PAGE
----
UT grad's film demystifies emotional healing process

In “Beyond Adversity,” an impressive ensemble cast hashes out traumas that we can all relate to -- from our own experiences or those of our loved ones.

Soon-to-be University of Tampa grad Kaneesha “Kiki” Heath’s full-length film features an ensemble cast, starring actors from Tampa Bay, New York, Atlanta, and California.

One young woman has disrupted memories from sexual abuse. Another is facing a
Kiki Heath will premiere and discuss her film “Beyond Adversity’’ on Saturday, Aug. 7, at 3 p.m. at the Reeves Theater at the University of Tampa.
cancer diagnosis while her friend is struggling with alcoholism. Meanwhile, a 30-something mom has social anxiety after a brutal divorce, and a middle-aged-veteran father-to-be has combat-related PTSD. He feels reluctant to sleep next to the mother of his child because of his violent nightmares.

They all convey crises that are all too real, bringing awareness to people who struggle with challenges regulating their emotions -- people who have trouble functioning at the most basic level and fall between the cracks of treatment options and recovery groups.

With a focus on the importance of confronting our problems, no matter what they are, and healing from them, the film spotlights a 12-step program that exists just for traumas before they manifest in self-destruction, addiction, or worse yet, suicide. It’s called Emotions Anonymous, and the characters in “Beyond Adversity” portray members of an EA chapter that writer-director Heath modeled after a real-life group she visited.

“If people knew EA was a resource for them, besides just the mental health programs where you're really struggling and hit rock bottom, we could stop it before we get to that point,” Heath says. “Let's talk to people and bring them up before it gets to that level.”

“Beyond Adversity” also offers a close-up on the influence of people in the characters’ lives, for better and worse. In the film, the encouragement of peers and loved ones spur pivotal moments in the character arcs.

“I think it’s really important to consider how we treat people when they’re in a crisis,” Heath says. “The people around us make an impact on our emotional well-being.”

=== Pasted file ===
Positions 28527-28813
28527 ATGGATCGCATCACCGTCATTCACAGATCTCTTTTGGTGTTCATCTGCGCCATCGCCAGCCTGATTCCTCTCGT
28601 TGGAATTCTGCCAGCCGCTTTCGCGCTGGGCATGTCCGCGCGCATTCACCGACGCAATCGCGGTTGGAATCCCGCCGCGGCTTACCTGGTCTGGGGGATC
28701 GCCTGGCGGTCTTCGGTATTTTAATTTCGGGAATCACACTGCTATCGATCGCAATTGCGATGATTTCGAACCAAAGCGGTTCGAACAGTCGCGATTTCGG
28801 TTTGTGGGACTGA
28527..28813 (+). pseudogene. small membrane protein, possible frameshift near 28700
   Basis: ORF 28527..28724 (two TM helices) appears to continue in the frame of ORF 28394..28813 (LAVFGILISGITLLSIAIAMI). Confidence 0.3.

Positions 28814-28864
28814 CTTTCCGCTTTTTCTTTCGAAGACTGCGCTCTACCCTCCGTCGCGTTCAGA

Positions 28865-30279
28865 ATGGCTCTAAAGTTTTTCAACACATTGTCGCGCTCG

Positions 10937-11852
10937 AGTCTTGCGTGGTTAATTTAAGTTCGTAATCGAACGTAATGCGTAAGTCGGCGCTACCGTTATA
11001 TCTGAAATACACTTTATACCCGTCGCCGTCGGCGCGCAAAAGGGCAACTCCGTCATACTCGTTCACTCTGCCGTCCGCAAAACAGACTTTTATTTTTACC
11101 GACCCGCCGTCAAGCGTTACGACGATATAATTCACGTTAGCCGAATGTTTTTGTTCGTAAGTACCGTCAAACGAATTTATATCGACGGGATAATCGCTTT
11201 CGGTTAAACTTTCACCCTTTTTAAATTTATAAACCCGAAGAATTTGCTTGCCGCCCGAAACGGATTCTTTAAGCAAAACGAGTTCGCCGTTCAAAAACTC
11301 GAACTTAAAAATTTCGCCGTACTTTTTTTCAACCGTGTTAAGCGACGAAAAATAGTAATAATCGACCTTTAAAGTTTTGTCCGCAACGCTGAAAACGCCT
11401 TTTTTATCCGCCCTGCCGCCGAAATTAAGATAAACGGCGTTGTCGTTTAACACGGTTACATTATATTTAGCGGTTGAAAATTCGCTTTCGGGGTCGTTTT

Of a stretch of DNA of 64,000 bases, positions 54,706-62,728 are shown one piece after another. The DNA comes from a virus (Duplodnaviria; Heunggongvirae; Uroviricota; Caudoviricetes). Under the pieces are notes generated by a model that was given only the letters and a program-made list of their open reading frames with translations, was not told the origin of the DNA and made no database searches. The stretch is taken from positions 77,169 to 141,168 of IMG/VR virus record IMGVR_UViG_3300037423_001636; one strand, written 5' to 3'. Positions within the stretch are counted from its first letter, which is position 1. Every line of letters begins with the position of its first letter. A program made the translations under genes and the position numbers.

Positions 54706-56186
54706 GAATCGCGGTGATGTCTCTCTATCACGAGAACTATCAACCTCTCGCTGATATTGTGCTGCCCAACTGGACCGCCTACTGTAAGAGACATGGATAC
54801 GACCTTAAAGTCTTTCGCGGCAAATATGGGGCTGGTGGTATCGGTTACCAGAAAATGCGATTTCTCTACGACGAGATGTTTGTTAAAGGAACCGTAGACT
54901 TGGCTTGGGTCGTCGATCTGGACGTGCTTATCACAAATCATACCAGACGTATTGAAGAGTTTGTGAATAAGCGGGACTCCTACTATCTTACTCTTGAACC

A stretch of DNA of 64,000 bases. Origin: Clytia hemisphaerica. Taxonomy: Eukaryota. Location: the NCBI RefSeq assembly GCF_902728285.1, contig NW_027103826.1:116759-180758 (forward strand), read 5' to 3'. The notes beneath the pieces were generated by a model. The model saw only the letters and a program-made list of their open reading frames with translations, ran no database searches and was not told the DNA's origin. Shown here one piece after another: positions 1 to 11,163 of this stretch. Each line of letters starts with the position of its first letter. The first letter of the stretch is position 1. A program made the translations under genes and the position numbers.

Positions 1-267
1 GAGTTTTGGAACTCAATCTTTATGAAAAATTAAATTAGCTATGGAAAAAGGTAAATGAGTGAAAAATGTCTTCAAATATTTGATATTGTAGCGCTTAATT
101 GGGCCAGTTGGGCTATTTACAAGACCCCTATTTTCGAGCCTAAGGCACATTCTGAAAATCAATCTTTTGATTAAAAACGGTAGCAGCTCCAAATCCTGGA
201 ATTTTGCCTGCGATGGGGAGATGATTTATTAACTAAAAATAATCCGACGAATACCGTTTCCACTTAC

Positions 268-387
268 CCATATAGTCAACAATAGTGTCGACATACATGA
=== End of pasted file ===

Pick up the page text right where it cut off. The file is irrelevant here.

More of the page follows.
Heath also shared that her own experiences inspired her to help others. She grew up “a military brat” in Germany, the U.S., and Japan, and knows what it’s like to feel out of place. The upheaval allowed her to have empathy for people who don’t feel like they belong anywhere.

Heath’s company, Homegurl Flix, specializes in issue-driven topics and films created to empower marginalized citizens, art began to imitate life -- or vice versa. A producer pulled out during production and she lost footage and access to support personnel. Members of the cast pulled together and helped. Friends pitched in, and she put the film together over the course of a couple of years that tested the filmmaker’s mettle -- truly “beyond adversity.”

“I can tell you that I've started this film without any contracts in place,” Heath confesses. “That was the worst thing I've ever done in my life. I've learned my lesson.”

Despite the film’s production hiccups, it’s remarkably polished for an indie. One tragic situation (no spoilers!) comes across as a difficult choice but provides a teachable moment for the EA group members. Heath explained why she chose to tackle a tragic outcome:

“I think that's my twist from living in America,” she says. “Now that I live here, the headlines are so constantly formed in tragedy. I wanted to emphasize what the failure to act or react in situations can lead to, so, hopefully, others watching could be more aware of what is happening around them and possibly prevent it. Everyone's lives were set up for something potentially tragic, the support system in their direct lives greatly influenced it.”

Heath invited the actors to improvise and use their own parlance in expressing themselves, so the dialogue comes across more organic and natural -- which can be a challenge when you’re presenting issues-driven art.

“Beyond Adversity” is now streaming on Amazon Prime.

Kiki Heath will premiere and discuss her film “Beyond Adversity’’ on Saturday, Aug. 7, at 3 p.m. at the Reeves Theater at the University of Tampa.
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Read more articles by Julie Garisto.

A graduate of Largo High, USF, and the University of Tampa's Creative Writing MFA program, Julie Garisto grew up in Clearwater and now has a home in the Ocala National Forest. Between writing assignments, she's teaching English courses at Saint Leo University and other colleges. Julie has written arts features in Creative Pinellas' online magazine ArtsCoast Journal, Creative Loafing, Florida travel pieces  (Visit Tampa Bay and Visit Jacksonville), the Cade Museum, and features and reviews in the Tampa Bay Times. Her previous journalistic roles include arts and entertainment editor for Creative Loafing, staff writer for the Tampa Bay Times, and copy editor for the Weekly Planet. Lately, she's been obsessed with exploring Florida's State Parks, small towns, and natural springs.